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Biorhythms Lesson Plan

Instructor: John Hamilton

John has tutored algebra and SAT Prep and has a B.A. degree with a major in psychology and a minor in mathematics from Christopher Newport University.

You can educate your students about biorhythms with this helpful lesson plan. They will study a text lesson, take a related quiz about biorhythms, and also participate in a fun hands-on activity that will help to reinforce newly learned concepts.

Learning Objectives

After studying this lesson about biorhythms your students will be able to:

  • Define the term biorhythm and explain the main cycles
  • Review the history of biorhythms from the late 19th century
  • Know the formula used to calculate biorhythms

Length

1 - 1.5 Hours

Materials

Curriculum Standards

CCSS.ELA-LITERACY.RST.9-10.1

Cite specific textual evidence to support analysis of science and technical texts, attending to the precise details of explanations or descriptions.

CCSS.ELA-LITERACY.RST.9-10.2

Determine the central ideas or conclusions of a text; trace the text's explanation or depiction of a complex process, phenomenon, or concept; provide an accurate summary of the text.

Intructions

  • Let your students know they are going to be studying the interesting but somewhat controversial topic of biorhythms.
  • Ask them if they are familiar with biorhythms or have even calculated their own biorhythms previously.
  • Pass out copies of the text lesson Biorhythms: Definition, History & Calculation.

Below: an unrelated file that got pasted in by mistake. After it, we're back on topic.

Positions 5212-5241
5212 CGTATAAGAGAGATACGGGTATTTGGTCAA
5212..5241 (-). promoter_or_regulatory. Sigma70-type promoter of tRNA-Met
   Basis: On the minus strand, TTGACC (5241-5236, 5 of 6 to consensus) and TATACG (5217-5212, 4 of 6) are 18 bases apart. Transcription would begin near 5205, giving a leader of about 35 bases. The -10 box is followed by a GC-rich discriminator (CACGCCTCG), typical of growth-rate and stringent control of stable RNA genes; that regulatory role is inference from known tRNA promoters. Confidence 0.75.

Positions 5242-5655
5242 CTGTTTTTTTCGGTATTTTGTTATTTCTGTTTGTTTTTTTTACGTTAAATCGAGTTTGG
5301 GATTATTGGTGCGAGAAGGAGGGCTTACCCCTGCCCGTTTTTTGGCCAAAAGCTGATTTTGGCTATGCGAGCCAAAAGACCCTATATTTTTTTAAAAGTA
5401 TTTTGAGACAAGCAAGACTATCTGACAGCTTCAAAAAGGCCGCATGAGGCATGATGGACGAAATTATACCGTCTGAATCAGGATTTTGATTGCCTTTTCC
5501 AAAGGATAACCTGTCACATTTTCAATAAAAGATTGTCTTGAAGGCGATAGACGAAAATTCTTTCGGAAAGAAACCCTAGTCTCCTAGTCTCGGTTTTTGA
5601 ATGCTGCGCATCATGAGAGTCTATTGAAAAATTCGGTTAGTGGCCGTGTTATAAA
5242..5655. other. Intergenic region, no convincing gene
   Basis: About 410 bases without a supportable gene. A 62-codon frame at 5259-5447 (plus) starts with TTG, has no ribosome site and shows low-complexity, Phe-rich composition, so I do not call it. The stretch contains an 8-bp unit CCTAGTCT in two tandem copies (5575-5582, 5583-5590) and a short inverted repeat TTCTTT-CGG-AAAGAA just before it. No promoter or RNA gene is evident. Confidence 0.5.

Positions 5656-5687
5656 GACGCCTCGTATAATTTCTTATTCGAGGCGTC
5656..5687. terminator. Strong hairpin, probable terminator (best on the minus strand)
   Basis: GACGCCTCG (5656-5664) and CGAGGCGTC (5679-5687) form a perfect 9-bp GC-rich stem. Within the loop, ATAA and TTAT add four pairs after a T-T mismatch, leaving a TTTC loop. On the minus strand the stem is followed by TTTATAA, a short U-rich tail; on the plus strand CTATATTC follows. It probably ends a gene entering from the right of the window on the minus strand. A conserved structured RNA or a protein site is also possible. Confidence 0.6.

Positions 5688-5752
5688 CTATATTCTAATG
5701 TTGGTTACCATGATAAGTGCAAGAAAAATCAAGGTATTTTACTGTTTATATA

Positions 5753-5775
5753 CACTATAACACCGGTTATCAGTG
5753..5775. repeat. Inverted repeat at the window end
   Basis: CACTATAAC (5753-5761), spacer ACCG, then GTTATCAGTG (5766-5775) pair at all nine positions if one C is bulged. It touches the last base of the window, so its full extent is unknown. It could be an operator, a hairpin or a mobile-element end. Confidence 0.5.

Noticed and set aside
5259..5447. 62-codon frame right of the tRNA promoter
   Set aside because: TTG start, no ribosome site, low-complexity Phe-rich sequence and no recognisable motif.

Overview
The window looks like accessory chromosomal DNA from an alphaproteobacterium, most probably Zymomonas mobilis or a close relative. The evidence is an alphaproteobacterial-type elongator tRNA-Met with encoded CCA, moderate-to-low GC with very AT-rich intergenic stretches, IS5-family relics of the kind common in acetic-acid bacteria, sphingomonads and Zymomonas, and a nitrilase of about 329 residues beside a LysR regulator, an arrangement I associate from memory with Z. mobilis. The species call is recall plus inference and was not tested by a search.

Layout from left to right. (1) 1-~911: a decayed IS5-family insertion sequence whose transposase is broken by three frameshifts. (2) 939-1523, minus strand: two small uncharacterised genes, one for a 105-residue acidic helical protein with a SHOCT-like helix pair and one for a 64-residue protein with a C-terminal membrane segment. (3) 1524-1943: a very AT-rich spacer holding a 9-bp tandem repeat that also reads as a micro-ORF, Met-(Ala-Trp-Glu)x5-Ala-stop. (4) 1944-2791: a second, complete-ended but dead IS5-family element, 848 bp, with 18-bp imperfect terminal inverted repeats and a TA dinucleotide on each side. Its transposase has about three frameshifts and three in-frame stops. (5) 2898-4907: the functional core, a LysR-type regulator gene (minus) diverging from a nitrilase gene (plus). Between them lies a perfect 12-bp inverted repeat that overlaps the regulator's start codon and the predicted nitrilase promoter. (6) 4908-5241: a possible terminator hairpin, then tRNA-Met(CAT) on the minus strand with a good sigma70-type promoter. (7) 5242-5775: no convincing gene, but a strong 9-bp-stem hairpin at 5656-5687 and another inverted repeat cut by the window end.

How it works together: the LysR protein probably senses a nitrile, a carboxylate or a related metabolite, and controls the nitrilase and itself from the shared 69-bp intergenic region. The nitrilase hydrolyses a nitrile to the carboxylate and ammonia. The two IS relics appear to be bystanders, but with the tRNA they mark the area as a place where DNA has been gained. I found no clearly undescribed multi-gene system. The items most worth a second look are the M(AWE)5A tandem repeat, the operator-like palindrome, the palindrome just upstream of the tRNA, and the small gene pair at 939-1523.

• Read the introduction and the first section titled 'Biorhythm Defined.' Ask your students the following:
    • What methods have people used to try and predict the future?
    • How do science and pseudoscience differ? Into which category does the study of biorhythms fall?
    • When did the study of biorhythms originate and when did it become popular?
    • On what is the concept of biorhythms based?
    • How are math formulas used in biorhythms, and what are highs and lows called?
    • What are the three main biorhythm cycles, and what are three other cycles?
    • How are the three main cycles broken into periods?
  • Now read the section 'History.' Go over the following questions with your class:
    • Who was Wilhelm Fliess and what did he conclude about biorhythms?
    • Who was the famous psychiatrist who was a friend of Wilhelm Fliess?
    • How did three other scientists contribute to the field of biorhythms?
    • Are most of the biorhythm studies in scientific journals considered valid?
  • Next read the section 'Formulas and Calculation.' Then go over the following questions:
    • Which waves are utilized for calculating biorhythms, and what type of curves are they?
    • How do the three formulas differ?
    • How is the midline on a biorhythm graph so important in determining the type of days a person will have?
  • Finally, read the section 'Lesson Summary' and then review the text lesson in its entirety.
  • Have the students take the lesson quiz so you may determine if they have grasped the new material.

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